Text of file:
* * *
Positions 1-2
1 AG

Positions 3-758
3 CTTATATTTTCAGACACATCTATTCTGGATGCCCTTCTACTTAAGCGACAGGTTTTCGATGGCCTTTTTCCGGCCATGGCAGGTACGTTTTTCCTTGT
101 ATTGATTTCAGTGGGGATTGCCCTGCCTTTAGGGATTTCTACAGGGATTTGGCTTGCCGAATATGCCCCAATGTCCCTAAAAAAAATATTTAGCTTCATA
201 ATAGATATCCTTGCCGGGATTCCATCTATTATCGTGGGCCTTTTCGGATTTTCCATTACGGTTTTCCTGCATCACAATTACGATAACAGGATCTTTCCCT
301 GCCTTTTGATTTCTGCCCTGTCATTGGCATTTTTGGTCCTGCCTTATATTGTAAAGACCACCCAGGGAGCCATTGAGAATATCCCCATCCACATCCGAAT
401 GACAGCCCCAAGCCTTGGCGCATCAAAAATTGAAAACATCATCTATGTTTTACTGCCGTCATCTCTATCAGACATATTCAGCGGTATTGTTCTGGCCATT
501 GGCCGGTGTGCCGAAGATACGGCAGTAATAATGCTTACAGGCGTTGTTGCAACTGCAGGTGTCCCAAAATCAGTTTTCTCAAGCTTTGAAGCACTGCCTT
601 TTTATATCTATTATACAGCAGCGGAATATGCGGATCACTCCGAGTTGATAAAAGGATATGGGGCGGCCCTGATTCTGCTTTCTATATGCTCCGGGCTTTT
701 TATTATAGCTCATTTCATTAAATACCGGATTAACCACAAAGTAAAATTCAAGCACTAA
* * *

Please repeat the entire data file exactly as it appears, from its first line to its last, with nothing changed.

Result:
Positions 1-2
1 AG

Positions 3-758
3 CTTATATTTTCAGACACATCTATTCTGGATGCCCTTCTACTTAAGCGACAGGTTTTCGATGGCCTTTTTCCGGCCATGGCAGGTACGTTTTTCCTTGT
101 ATTGATTTCAGTGGGGATTGCCCTGCCTTTAGGGATTTCTACAGGGATTTGGCTTGCCGAATATGCCCCAATGTCCCTAAAAAAAATATTTAGCTTCATA
201 ATAGATATCCTTGCCGGGATTCCATCTATTATCGTGGGCCTTTTCGGATTTTCCATTACGGTTTTCCTGCATCACAATTACGATAACAGGATCTTTCCCT
301 GCCTTTTGATTTCTGCCCTGTCATTGGCATTTTTGGTCCTGCCTTATATTGTAAAGACCACCCAGGGAGCCATTGAGAATATCCCCATCCACATCCGAAT
401 GACAGCCCCAAGCCTTGGCGCATCAAAAATTGAAAACATCATCTATGTTTTACTGCCGTCATCTCTATCAGACATATTCAGCGGTATTGTTCTGGCCATT
501 GGCCGGTGTGCCGAAGATACGGCAGTAATAATGCTTACAGGCGTTGTTGCAACTGCAGGTGTCCCAAAATCAGTTTTCTCAAGCTTTGAAGCACTGCCTT
601 TTTATATCTATTATACAGCAGCGGAATATGCGGATCACTCCGAGTTGATAAAAGGATATGGGGCGGCCCTGATTCTGCTTTCTATATGCTCCGGGCTTTT
701 TATTATAGCTCATTTCATTAAATACCGGATTAACCACAAAGTAAAATTCAAGCACTAA